Financial technology is thriving in spite of the COVID-19 pandemic and it's set to create hundreds of jobs for Kiwis.
One expat has created an app that helps people track their carbon footprint.
CoGo works by users plugging in values that are important to them in a company, such as whether they sell New Zealand-made products, pay the living wage or are carbon conscious.
Then if you connect it to your bank accounts, it tells you whether the places you're spending your money at are good at these values. Or you can search those details before you go.
CoGo already works with 35 banks in the UK.
CEO Ben Gleisner says he has "big plans" for the company.
"We're looking to hire, I'd say 50 up to 100 people probably in the next 12 months. We want to be one of the big success stories around tech for the country."
He's had "awesome" responses from CEOs, including the likes of NatWest bank, who have told him they've been trying to do something similar.
"They're going to be promoting it to their customer base. They've got 16 million customers so we want to show what New Zealand tech can do both in terms of economic development but ultimately positive improvement in the world," Gleisner said.
Until recently, New Zealand banks didn't have the technology to securely pass on customer's information to the app, but now a launch here is imminent.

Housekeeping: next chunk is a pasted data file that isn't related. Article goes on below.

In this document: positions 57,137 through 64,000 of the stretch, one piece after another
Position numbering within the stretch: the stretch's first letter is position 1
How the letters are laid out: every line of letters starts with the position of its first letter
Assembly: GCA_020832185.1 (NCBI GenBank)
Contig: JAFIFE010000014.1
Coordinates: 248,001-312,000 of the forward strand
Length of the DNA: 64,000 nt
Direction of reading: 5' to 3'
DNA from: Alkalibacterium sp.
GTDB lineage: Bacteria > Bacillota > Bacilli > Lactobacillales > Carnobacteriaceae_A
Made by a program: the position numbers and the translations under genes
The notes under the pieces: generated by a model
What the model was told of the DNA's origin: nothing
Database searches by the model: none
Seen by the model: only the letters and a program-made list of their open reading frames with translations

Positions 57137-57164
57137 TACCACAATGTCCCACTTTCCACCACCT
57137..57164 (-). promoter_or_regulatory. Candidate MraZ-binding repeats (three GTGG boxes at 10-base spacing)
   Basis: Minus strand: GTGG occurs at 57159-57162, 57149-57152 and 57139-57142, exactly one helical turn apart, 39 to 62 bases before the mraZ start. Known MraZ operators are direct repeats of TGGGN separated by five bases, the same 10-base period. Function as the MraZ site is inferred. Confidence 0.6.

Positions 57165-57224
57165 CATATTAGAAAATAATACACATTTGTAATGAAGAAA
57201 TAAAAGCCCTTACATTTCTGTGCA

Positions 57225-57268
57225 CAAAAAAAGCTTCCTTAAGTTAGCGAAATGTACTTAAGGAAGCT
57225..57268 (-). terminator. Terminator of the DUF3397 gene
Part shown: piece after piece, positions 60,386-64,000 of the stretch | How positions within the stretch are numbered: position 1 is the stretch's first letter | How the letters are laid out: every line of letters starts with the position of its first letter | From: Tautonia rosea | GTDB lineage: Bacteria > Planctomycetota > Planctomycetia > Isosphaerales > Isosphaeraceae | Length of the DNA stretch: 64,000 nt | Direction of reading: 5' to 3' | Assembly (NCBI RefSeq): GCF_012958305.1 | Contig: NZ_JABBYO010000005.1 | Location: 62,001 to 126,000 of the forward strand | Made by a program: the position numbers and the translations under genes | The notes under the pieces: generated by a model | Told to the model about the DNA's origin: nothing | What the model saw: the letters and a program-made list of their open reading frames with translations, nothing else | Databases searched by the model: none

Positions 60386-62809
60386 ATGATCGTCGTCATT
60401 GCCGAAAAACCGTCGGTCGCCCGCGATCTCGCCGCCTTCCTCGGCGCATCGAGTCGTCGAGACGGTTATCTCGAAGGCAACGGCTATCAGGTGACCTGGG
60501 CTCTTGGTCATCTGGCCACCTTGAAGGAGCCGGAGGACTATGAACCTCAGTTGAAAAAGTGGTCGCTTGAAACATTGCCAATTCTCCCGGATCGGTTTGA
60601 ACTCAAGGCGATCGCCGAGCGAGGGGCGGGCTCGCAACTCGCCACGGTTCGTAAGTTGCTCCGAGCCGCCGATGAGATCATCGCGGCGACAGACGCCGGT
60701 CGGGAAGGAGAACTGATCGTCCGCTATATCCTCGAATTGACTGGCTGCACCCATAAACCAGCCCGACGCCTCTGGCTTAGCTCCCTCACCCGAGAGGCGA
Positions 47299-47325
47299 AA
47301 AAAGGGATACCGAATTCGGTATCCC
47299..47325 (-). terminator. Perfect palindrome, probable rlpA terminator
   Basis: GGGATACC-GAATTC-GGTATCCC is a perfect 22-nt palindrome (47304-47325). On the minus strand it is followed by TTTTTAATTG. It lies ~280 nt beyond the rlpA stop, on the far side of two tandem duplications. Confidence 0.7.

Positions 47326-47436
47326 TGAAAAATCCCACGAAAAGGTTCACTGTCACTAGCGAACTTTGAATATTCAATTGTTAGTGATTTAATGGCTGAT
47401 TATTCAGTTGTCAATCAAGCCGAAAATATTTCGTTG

"In two weeks' time we go into our first test which is super-exciting. And coming into November most customers should be able to use it," Westpac head of digital ventures Lewis Billinghurst said.
If it weren't for COVID-19, New Zealand might not have reaped the reward of CoGo basing itself back in Wellington.
Back in March when the country was going into lockdown, Gleisner and his family made the quick decision to return from the UK. They packed up their entire family home and got on a flight within four days.
The CEO of FinTech NZ says it's the right place to be.
"To be honest, FinTech at the moment is absolutely thriving," James Brown said.
He said there's significant investment flowing in from Europe, the UK and wealthy families who want to diversify their portfolio.
But the sector will need more workers, which could benefit people who may have lost their jobs and can upskill quickly.
"A three-month or six-month - you know quite a fast, hard-track type environment where they can really learn about the tech sector. Combine those sets of skills and actually then really fill that gap that potentially we have in the talent sector," Brown said.
The talent to lead is already here, it's just a matter of finding the manpower to help grow one of the few sectors that has that opportunity during a global pandemic.